So where does that leave us? The literal ties that bind us together, the men and women that crossed the ocean looking for opportunity and a better life, are slowly disappearing and not being replaced. Both sides are weakened as those ties start to unravel. In the diaspora, as we grab onto dance and folk music as some tangible manifestation of that culture, we become more removed from the reality of the Basque Country. Euskal Herria is a modern, thriving country, pushing the state-of-the-art in science and technology and innovating in areas of gastronomy. It is a place where heavy metal and rap co-exist with folk music, where the serenity of the baserri stands next to the towering skyscapers and hulking Guggenheim. It is a place of contrasts, where certainly the folkloric elements exist and, in many cases, flourish, but where people are creating new industries and living lives that, day to day, focus on concerns other than these visible displays of Basque culture.

And, the people of the Basque Country lose that connection with the rest of the world. They start to lose those advocates that spoke so strongly for them around the world. They lose that base of talent and ideas that came from far away that only helped strengthen the society back home. And, they lose the sense of a global network, the type of interconnectedness that Gonzalo and EuskoSare tried to foster, in which there are Basques all over the world that, in their own little ways, support the Basques back in Euskal Herria.

These connections have another benefit. As discussed by Gonzalo, not everyone finds dance and music to be their preferred way to express their culture, their Basque identity, but in the diaspora, other modes of expressing that identity are lacking or difficult to develop. Dance and music are very visible ways of expressing culture that are relatively easily accessible. For those who aren’t into these things, there may almost be a sense that they aren’t as Basque as others. But, in the Basque Country itself, there are so many other ways one can be Basque. Having strong connections between Euskal Herria and the diaspora provide new opportunities — new modes — of cultural expression and provide for a richer landscape overall for all of us.

The theme of Sunday’s show was new technology and its role in the relationship between the diaspora and the Basques back in the Basque Country. I like to tell a story about my dad that highlights how I think technology might help. Of course, as noted by Alex, technology has its pitfalls, and there are dangers, such as the trolls that constantly arise out of the depths to plague any online community. However, in the long run, I believe technology will help us maintain, at least to some limited extent, the connections between Basques across the world.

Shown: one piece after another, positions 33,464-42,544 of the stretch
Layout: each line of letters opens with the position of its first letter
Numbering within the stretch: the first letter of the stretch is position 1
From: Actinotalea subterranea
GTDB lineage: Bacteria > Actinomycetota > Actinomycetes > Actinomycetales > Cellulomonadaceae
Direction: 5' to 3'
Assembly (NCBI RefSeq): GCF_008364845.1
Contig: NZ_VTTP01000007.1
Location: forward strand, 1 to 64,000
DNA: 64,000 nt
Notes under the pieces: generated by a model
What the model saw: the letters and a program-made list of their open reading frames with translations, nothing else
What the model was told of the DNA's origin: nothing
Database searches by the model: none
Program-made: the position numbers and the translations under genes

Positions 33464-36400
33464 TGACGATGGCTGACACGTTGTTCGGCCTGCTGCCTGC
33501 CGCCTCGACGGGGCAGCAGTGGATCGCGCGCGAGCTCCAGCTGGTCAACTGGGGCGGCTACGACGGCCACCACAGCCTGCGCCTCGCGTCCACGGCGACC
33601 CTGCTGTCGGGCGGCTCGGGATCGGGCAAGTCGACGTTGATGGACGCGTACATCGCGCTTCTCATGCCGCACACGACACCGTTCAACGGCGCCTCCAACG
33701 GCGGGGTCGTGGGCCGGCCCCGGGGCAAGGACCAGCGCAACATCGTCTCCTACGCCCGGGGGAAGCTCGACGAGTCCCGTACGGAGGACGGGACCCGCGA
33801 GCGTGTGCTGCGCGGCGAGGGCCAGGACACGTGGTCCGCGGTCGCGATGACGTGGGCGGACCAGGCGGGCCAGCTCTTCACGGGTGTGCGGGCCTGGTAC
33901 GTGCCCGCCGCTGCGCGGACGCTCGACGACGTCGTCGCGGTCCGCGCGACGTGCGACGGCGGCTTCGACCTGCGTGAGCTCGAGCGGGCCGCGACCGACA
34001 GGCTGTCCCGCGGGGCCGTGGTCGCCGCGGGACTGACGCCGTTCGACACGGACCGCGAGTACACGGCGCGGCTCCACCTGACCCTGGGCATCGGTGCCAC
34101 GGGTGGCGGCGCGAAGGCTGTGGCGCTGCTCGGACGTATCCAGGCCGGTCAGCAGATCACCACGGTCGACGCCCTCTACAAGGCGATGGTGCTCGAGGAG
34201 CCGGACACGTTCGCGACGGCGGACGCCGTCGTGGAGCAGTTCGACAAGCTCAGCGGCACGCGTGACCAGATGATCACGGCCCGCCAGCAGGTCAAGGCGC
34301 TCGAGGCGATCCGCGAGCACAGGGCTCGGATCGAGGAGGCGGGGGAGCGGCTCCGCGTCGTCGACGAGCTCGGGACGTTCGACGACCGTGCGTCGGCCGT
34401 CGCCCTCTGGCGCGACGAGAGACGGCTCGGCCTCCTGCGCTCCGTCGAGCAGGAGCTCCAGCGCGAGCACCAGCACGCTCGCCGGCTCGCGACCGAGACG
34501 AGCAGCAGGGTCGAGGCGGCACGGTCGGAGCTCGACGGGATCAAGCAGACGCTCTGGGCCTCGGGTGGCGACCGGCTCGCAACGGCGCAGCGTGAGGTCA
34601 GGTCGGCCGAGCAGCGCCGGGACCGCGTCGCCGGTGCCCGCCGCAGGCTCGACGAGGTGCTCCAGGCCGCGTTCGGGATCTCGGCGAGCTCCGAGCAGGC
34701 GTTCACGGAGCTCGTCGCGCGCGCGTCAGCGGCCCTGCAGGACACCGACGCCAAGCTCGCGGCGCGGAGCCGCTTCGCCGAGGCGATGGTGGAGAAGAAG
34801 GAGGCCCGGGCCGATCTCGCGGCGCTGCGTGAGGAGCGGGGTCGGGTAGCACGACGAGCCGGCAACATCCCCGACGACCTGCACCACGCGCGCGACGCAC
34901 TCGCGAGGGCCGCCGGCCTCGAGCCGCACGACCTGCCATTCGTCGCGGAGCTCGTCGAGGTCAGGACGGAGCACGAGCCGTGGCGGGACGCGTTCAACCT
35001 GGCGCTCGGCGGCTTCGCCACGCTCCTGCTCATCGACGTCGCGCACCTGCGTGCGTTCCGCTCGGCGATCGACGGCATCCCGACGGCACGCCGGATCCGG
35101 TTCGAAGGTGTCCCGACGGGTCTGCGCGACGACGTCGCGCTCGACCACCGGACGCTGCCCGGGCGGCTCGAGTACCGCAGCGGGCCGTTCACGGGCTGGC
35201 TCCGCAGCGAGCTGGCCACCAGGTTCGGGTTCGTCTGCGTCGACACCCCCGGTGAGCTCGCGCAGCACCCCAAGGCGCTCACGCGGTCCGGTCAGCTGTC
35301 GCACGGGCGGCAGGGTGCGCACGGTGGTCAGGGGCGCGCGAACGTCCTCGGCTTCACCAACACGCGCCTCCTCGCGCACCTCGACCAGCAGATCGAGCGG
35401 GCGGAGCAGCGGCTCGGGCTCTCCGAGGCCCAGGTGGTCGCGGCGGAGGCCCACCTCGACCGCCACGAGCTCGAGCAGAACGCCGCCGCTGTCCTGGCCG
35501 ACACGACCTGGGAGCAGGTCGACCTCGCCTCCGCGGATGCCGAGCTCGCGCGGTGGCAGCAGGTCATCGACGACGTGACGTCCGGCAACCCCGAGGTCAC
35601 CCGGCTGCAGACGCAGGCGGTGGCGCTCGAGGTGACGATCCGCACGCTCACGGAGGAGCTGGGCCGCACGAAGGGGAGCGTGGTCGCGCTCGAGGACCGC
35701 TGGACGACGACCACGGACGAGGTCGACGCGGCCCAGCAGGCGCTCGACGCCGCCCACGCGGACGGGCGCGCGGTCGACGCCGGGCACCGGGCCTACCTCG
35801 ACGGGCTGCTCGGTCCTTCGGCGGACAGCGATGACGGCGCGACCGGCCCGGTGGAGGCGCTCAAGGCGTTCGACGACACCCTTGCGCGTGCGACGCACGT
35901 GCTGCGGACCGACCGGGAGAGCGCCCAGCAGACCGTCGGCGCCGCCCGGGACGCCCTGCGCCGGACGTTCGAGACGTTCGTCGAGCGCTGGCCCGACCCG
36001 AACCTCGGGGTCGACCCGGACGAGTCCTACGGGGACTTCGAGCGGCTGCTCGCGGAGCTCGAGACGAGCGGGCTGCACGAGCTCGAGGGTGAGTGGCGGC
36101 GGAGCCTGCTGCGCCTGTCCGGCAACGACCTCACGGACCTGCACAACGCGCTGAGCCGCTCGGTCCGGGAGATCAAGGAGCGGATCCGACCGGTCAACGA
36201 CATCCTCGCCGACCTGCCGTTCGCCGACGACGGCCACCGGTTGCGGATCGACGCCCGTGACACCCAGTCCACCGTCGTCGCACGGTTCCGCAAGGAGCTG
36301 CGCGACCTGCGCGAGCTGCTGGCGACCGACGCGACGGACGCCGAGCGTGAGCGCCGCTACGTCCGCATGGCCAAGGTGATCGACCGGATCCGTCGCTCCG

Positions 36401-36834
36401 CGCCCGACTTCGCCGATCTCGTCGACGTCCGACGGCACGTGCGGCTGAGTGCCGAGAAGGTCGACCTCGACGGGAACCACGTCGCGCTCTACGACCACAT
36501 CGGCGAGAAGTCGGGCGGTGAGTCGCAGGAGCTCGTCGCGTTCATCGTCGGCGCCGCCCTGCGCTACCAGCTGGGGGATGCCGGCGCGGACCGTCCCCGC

When I was a kid, I didn’t know my dad’s family back in the Basque Country at all. He was the eldest of eight children and was the only one to leave Euskal Herria. The rest stayed behind, building lives and families in the homeland. My dad, first as a sheepherder and then as a truck driver, built what he could in the US. But, back then, it was expensive to travel, and the few times he did go back to Euskal Herria — literally less than five times in the first thirty years he lived in the US, typically for a wedding — he went alone. He called his family maybe once a year, around Christmas time, as the calls ended up costing so much. As a result, I had no connection at all with his family. I barely knew their names, I certainly didn’t know the names of their children. I didn’t meet my grandmother until I took my first trip over when I was twenty.

However, near the end of his life, my dad was on his cell phone constantly, talking with his brothers back in Euskal Herria. They talked seemingly daily, calls crossing the globe from both directions. He got to know his youngest brother, who had not been much more than a toddler when my dad left home. He got to know his nieces and nephews better. And, as a result, we all got to know them a bit more, we all got and shared news much more frequently and became just a bit more of a family than we had been before. I witnessed a real benefit to the new technologies that are so pervasive and, yes, in many cases disruptive to our lives. But, I also saw how they could help build new bridges between the Basque Country and the diaspora that might help us keep those connections alive. The materials might be different, but the bridges may yet survive and, hopefully, thrive.

%d bloggers like this: